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 Planes of Budapest  Ivars Peterson (MathTrek)
Nearly every Sunday during the winter of 1933 in Budapest, a small group of students would meet somewhere in the city at a park or cafe to discuss mathematics. The gathering typically included Paul Erdös (19131996), György (George) Szekeres,
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 Plato: Acceptance of Astronomy as a Science  Michael Tirabassi
Translations from Plato's Dialogues (Loeb edition): The Myth of Er (a multihemispere model of the sky  Republic, X, 616B617). The True Astronomer Must be the Wisest of Men (Epinomis 990a); Pursue Astronomy as you Would Geometry (Republic 530b); Realise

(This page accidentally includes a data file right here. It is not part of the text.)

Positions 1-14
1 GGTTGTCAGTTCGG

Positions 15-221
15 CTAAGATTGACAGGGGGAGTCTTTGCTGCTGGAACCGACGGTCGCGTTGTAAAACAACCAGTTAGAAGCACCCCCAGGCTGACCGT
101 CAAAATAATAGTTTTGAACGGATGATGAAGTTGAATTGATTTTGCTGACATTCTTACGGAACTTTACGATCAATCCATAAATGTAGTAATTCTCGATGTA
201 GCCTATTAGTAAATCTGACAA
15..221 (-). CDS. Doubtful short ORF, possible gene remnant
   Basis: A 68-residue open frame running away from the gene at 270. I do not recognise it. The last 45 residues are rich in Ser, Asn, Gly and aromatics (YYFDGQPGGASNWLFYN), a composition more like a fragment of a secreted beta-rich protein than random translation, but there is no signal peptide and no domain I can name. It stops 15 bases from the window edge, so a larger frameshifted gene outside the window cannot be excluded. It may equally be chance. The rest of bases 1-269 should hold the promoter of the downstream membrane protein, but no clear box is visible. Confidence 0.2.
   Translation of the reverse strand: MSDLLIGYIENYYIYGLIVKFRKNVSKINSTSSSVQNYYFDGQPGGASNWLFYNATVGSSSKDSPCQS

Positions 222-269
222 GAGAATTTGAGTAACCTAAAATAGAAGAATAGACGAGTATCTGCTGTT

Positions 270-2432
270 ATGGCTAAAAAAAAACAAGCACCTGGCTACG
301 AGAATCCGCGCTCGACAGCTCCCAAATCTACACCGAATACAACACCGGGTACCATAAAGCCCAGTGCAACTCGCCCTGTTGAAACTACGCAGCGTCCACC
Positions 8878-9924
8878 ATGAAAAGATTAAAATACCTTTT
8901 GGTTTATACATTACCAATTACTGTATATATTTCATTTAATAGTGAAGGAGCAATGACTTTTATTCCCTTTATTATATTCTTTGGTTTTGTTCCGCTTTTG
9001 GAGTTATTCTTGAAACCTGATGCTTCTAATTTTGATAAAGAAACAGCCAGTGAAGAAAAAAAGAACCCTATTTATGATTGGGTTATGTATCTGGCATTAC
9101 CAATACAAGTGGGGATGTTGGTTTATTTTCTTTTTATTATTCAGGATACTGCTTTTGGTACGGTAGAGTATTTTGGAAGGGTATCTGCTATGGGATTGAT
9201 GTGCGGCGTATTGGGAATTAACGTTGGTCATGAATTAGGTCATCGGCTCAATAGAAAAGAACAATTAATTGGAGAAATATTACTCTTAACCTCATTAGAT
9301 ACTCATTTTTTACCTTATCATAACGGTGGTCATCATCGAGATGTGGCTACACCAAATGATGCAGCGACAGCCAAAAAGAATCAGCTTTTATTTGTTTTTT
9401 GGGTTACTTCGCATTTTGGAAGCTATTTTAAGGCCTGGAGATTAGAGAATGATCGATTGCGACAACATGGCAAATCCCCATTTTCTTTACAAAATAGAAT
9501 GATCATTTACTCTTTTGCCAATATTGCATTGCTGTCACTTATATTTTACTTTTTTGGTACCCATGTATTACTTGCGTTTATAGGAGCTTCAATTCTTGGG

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 Plato's Molecule  Ivars Peterson (MathTrek)
In his dialogue Timaeus, the Greek philosopher Plato (427347 B.C.) carefully laid out his reasoning for ascribing certain geometric shapes to the minuscule particles that constituted the four elements of matter. In his view, these elements  fire, air,
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 Plimpton 322: The Ancient Roots of Modern Mathematics  Laurence Kirby
A video documentary of our mathematical ideas from ancient cultures in the Middle East, Asia and Africa, and how they remain relevant in modern society and technology. The 33minute film includes footage of a 4,000yearold cuneiform tablet known as Plimpton
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 Plus Magazine  Department of Applied Mathematics and Theoretical Physics, University of Cambridge